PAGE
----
I’ve been wondering over the last week what I should talk about next. I figured I should potentially tell you a bit about my research huh? I’m a Chemist by training, so a lot of this is still very new for me. I’ve spent two years attempting to get my head around the wonderful world of molecular biology and let me tell you, I have new-found respect for it.
So if you asked me at a party or if I was saying hi on the street, I would say something like “I look at the biochemistry of corals and their response to environmental stress”. Boring, but concise. Never fear; I have a long version.
In the last 3 decades, the Great Barrier Reef (GBR) has lost almost 30% of its coral coverage and reports show this trend is continuing. Losing the reefs is a more frightening possibility than you might think. In fact, many small Island nations throughout the tropics rely on the reefs for their food, protection and their cultural identities. In Australia, about two million tourists visit the GBR each year, accounting for a hefty chunk of Queensland’s revenue.
The loss of coral cover is linked to an increase in what we refer to as “mass bleaching events”. Environmental stress factors like increasing Sea Surface Temperatures (SSTs – have a look at the IPCC website) and light intensities have been known to cause these events. Environmentally, we understand what’s happening, but it’s a different story from a molecular point of view, and we need to know what’s going on at this level in order to get some idea of how to help them respond to their changing surroundings.
At their core, scleractinian, or reef-building, corals are a symbiotic relationship between the host coral and a micro-algae known as zooxanthellae. These algae are photosynthetic and so they can provide the coral host with essential nutrients like organic carbon. In return, the corals provide the zooxanthellae with protection and inorganic nutrients they can’t produce by themselves. It’s a mutually beneficial partnership which, unfortunately, is very delicately balanced and extremely susceptible to environmental change. When conditions become unfavourable or stressful, the coral will expel the zooxanthellae and they lose their main source of organic carbon. Sometimes the corals can recover and get their algae back, but sometimes they can’t. If the environmental stress lasts for a long time, they eventually starve and die. This is traditionally not awesome.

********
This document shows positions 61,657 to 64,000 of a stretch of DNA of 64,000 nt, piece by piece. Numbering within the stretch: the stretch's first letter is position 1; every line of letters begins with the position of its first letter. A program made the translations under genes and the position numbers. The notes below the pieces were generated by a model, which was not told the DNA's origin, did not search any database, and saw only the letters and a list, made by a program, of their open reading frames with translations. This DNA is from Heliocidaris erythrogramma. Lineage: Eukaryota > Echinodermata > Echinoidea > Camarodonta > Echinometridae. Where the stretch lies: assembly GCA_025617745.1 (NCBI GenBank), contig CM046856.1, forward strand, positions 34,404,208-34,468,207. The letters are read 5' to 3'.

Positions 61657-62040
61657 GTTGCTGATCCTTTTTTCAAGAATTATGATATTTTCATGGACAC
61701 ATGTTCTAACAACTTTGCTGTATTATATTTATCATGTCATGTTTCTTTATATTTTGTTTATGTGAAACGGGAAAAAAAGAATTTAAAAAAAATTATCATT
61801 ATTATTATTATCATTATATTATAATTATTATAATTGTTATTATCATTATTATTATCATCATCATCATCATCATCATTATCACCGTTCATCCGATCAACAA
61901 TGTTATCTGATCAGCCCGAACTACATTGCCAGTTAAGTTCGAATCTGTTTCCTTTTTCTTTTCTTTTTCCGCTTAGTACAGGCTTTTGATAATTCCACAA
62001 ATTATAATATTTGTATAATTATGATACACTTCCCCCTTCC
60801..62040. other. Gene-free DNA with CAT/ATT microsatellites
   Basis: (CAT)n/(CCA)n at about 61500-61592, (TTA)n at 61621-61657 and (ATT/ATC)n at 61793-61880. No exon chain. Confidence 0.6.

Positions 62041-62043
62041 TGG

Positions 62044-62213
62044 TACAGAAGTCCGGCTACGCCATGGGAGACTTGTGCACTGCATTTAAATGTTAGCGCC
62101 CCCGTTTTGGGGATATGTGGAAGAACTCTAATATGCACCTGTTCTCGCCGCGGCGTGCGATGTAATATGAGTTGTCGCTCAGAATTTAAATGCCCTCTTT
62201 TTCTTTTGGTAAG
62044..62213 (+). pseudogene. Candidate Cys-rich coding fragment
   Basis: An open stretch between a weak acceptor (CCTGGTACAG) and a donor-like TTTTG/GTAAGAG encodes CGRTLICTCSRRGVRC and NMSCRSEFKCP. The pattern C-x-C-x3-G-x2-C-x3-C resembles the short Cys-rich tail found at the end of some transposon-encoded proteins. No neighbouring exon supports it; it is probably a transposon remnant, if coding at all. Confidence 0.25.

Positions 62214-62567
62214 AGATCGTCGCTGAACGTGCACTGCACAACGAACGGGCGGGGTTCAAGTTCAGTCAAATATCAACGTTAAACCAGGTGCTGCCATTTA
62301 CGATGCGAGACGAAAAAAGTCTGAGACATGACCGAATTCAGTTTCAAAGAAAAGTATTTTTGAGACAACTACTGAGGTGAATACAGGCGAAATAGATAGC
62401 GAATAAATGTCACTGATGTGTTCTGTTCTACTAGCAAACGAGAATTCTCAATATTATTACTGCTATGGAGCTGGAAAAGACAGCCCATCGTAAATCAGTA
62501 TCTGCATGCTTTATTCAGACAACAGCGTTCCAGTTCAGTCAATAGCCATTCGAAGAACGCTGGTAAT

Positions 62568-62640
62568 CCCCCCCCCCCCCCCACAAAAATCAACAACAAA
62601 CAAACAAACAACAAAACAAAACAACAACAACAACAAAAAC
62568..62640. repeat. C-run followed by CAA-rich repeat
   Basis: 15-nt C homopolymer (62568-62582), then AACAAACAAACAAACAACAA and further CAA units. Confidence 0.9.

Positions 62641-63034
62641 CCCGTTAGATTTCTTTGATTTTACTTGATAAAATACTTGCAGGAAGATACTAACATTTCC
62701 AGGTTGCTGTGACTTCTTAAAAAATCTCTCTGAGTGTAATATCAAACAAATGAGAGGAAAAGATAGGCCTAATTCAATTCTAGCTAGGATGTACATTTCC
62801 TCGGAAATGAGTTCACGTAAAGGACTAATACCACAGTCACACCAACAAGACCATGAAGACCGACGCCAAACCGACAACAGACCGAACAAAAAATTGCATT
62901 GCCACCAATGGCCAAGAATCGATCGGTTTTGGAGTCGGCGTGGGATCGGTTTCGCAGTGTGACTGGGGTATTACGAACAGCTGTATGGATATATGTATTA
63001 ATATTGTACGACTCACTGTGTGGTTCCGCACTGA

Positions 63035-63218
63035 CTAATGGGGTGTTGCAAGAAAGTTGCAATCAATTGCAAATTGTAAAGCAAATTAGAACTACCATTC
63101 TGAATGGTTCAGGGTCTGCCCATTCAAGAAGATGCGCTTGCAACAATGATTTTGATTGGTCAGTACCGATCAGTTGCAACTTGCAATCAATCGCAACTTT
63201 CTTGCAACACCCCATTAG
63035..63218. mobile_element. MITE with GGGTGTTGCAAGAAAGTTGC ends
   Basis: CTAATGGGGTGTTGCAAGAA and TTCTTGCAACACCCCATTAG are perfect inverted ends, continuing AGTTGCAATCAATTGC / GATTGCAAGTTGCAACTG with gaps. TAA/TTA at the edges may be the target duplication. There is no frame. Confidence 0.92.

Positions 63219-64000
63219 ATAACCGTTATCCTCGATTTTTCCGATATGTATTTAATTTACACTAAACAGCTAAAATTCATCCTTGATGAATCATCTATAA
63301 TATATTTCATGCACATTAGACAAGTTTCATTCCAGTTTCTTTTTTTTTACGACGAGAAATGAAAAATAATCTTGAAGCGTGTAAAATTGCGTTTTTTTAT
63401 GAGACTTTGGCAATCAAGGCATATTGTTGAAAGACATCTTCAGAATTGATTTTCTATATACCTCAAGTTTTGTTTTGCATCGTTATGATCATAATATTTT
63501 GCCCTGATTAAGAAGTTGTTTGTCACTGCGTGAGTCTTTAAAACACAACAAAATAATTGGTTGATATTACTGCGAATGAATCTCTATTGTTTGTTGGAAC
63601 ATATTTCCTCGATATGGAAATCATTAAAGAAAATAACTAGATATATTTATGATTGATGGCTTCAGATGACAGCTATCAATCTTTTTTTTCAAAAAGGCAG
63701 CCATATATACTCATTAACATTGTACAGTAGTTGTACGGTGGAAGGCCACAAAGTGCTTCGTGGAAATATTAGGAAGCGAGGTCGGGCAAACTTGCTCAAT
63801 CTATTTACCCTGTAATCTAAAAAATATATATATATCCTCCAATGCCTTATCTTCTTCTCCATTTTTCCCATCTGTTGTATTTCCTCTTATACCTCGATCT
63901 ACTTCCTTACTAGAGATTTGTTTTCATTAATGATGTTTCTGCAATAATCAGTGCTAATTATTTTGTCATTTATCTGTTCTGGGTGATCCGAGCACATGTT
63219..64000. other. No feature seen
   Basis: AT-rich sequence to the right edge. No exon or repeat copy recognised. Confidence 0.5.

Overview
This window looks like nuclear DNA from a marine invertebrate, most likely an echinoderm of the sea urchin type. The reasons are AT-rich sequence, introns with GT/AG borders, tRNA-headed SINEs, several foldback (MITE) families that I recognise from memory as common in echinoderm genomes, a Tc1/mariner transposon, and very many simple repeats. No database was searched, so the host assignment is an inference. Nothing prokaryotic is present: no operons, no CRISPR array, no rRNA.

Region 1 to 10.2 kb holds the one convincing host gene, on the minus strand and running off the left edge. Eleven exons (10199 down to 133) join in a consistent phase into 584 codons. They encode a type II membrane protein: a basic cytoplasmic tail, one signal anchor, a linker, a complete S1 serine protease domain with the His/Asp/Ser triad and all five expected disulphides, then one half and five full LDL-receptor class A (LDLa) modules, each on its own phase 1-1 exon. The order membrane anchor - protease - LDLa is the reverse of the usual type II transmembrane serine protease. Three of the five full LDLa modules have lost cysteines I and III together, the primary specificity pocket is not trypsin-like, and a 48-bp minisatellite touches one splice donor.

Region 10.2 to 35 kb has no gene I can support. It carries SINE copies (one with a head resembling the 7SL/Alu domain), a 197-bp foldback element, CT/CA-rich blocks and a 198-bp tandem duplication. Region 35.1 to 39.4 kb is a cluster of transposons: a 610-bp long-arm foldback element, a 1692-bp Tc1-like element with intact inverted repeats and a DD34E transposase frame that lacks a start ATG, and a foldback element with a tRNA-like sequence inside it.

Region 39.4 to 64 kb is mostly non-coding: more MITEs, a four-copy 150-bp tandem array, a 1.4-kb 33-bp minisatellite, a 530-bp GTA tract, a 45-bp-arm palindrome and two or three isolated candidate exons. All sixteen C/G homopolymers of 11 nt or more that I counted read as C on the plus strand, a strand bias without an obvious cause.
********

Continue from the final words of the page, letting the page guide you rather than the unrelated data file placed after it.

There’s currently a large amount of research into how the zooxanthellae’s photosynthetic systems work and my lab (C3) is responsible for a good portion of it. We know that under stress, they can experience a build-up of toxic oxygen radials that overwhelm the photosystem proteins. But we’re not sure why that happens in the first place. The underlying molecular triggers for the bleaching response are still eluding us but bit-by-bit, we’re filling the holes in our knowledge. Why do some types of zooxanthellae appear to be more tolerant to an increase in temperature? Why do some species, like massive corals, resist bleaching when others, like branching corals are pansies that seem to die when you breathe on them?
The answers to these questions could have something to do with their biochemical composition.
Proteins, carbohydrates and lipids play a critical role in ‘maintaining the status quo’ within any organism. By that I mean the amount of energy available drives biochemical processes that keep cells functioning properly; it’s why we need to eat. Within the coral symbiosis, the host and zooxanthellae exchange essential nutrients. In fact, the algae are sometimes responsible for up to 90% of the host’s organic carbon requirements. This exchange keeps them healthy and may affect their resilience to environmental change.
My research focuses on the symbiotic partnership from a biochemical point of view. To do that, I’m using a technique that has only recently started to be applied to biological and environmental questions things like this. It’s called Fourier Transform Infrared Spectroscopy. Essentially, every molecule in the universe is vibrating at characteristically different frequencies. FTIR spectroscopy picks up on these vibrations and plots them in a graph of a series of peaks called a spectrum. Each peak corresponds to a specific molecular bond within a sample. This means that I can map the protein, carbohydrate and lipid content in the corals in very little time and with very little sample preparation. We can use these spectra to model the shifting biochemistry within the organisms and how they respond to elevations in temperature or light intensity.
I have very limited experience within the world of science, but in my opinion, the scope of this technique and the things we can potentially do with it are very exciting. Modelling the biochemistry in response to environmental factors can not only add to our understanding of bleaching, but it could also result in a way of predicting mass bleaching events.